Re: The draft Position statement on the GFDL
Raul Miller wrote:
>>>Given that "arbitrary functional modifications" would include illegal
> On Tue, May 11, 2004 at 02:59:14PM +0100, Henning Makholm wrote:
>>It does. A license that tries to incorporate "you must follow the law"
>>clauses is non-free. That is a longstanding and clear consesnsus on d-l.
> That's good as far as it goes.
> However, that doesn't go very far when dealing with issues of
> interoperation and creation of derived works.
>>>I don't think that "arbitrary functional modifications" is a very accurate
>>>representation of what the DFSG is really trying to allow for.
>>I think you're badly wrong here.
> So, in essence, you think that the DFSG says we must disallow the
> distribution of gcc if its license prevents you distributing copies which
> have been functionally modified to better integrate with microsoft's
Yes. From DFSG 6:
> The license must not restrict anyone from making use of the program
> in a specific field of endeavor. For example, it may not restrict the
> program from being used in a business, or from being used for genetic
... or for being used to promote Treacherous Computing.
> And, if that is what you think, perhaps you can explain how this point of
> view has our users and the free software community as its top priorities?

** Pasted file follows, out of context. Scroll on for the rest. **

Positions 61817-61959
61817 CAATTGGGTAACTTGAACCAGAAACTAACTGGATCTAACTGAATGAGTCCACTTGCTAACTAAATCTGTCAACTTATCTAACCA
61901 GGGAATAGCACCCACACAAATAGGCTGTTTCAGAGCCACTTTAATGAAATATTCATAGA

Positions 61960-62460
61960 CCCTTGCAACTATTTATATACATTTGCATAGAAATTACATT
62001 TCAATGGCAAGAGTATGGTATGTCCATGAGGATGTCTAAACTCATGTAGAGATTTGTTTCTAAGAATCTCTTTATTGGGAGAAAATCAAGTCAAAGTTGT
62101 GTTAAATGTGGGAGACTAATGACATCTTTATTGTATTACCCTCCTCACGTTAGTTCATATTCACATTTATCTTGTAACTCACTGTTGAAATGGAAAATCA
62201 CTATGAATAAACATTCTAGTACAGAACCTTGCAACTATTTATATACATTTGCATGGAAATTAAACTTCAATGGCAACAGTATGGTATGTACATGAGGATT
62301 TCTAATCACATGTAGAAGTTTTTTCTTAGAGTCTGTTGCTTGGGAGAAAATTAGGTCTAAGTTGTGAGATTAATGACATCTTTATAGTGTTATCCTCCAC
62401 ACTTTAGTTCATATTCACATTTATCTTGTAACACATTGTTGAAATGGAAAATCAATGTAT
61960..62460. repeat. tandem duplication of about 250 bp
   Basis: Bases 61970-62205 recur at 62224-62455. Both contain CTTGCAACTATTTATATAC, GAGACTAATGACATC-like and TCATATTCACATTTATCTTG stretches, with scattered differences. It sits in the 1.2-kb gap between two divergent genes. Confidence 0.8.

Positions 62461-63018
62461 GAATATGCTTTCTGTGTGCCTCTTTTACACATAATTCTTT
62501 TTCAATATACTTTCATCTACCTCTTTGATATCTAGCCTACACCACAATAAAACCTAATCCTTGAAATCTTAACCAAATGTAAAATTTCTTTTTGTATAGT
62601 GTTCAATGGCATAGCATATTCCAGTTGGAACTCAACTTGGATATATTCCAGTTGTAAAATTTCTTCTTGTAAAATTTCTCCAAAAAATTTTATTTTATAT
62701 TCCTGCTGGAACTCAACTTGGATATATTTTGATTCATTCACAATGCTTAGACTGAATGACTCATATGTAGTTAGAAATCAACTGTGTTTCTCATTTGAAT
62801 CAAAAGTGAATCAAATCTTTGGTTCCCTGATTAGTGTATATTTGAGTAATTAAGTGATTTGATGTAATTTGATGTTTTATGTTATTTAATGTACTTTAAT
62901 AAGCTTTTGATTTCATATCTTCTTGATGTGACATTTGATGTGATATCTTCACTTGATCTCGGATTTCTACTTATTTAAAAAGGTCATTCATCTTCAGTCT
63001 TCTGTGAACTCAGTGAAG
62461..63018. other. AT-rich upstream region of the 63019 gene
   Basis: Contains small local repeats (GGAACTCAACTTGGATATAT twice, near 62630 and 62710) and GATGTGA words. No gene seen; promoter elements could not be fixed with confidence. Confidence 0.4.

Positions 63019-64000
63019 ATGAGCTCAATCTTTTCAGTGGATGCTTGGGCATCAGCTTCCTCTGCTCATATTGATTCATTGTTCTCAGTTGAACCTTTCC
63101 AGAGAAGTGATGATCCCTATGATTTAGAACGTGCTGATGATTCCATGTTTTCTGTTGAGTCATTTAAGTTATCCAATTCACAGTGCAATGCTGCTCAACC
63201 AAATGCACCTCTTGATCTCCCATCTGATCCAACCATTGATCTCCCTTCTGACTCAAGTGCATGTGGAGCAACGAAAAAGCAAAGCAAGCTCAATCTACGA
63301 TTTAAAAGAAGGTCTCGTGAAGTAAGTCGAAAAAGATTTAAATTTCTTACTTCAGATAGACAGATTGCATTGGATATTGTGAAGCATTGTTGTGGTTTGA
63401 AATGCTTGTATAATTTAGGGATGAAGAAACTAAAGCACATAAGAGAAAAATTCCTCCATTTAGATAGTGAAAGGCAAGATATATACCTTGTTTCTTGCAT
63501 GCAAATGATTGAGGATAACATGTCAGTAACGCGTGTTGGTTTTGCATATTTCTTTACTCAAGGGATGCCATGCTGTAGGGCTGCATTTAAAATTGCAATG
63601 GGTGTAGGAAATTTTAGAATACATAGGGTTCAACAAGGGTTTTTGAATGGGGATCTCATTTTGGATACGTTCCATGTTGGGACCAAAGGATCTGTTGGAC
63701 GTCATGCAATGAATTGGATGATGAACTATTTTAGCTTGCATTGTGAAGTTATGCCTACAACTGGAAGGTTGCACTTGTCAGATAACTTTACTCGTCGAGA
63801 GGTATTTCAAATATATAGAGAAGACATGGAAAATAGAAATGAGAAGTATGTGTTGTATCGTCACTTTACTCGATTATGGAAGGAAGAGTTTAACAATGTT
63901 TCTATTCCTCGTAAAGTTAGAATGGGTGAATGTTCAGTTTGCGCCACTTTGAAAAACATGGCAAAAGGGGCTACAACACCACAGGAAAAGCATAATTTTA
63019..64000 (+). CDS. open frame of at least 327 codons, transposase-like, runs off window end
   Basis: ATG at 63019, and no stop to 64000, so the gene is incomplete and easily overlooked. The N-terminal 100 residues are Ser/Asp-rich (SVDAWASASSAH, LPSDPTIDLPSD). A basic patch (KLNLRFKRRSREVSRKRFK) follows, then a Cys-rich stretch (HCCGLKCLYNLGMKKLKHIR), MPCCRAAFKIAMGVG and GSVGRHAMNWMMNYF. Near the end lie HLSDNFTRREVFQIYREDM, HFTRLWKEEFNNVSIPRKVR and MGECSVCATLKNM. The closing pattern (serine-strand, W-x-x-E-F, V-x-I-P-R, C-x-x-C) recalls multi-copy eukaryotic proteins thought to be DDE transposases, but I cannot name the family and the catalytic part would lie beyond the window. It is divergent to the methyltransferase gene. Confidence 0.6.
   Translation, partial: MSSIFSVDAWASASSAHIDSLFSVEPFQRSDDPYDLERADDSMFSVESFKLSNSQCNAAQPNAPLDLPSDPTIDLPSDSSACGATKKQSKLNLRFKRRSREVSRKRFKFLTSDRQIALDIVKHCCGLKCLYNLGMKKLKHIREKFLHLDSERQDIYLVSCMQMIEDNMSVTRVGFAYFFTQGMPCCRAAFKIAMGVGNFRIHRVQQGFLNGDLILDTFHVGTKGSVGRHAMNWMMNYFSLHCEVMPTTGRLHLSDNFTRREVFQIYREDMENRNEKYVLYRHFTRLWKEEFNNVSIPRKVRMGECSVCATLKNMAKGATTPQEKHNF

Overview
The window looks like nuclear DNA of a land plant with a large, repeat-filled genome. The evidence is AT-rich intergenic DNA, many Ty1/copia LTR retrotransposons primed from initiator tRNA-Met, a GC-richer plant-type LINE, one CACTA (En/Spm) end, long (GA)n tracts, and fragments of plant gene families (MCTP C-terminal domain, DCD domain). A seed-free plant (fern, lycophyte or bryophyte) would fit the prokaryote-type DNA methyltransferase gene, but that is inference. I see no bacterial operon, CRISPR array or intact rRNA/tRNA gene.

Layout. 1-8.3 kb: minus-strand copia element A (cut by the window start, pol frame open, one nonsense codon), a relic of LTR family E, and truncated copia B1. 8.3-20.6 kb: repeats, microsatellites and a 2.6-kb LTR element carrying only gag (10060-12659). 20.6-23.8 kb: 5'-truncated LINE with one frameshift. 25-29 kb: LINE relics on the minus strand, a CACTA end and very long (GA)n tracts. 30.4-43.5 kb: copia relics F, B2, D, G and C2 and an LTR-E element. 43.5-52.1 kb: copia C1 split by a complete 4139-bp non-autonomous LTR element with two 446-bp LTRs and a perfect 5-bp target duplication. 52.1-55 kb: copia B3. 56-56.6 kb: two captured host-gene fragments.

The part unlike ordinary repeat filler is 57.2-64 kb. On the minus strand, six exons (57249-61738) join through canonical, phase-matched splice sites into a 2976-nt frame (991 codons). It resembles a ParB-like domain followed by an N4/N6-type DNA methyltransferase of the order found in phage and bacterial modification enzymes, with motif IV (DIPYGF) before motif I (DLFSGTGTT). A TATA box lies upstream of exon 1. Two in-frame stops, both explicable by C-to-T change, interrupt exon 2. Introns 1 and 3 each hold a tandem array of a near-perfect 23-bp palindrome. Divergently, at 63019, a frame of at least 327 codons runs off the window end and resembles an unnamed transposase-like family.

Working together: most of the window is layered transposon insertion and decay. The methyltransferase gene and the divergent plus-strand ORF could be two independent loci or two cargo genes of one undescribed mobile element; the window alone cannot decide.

As I said in http://lists.debian.org/debian-legal/2004/05/msg00307.html:
> Many Free Software authors would be upset at some uses of their
> software, but that does not mean that Debian should consider a license
> Free that prohibits use by opressive governments, or by DMCA enforcers
> (see previous item), or in "Treacherous Computing" architectures, even
> if Debian agreed that such uses are abhorrent. The FSF themselves say
> the same thing in their rejection of one such license, which prohibits
> uses for spyware and human-rights violations:
> http://www.gnu.org/licenses/hessla.html .
If Debian accepts conditions in a license that say you cannot use the
software for purposes the author finds morally wrong, Debian is then in
the position of making moral judgements about what conditions it finds
acceptable. Rather than go down that path, we reject all such conditions.
- Josh Triplett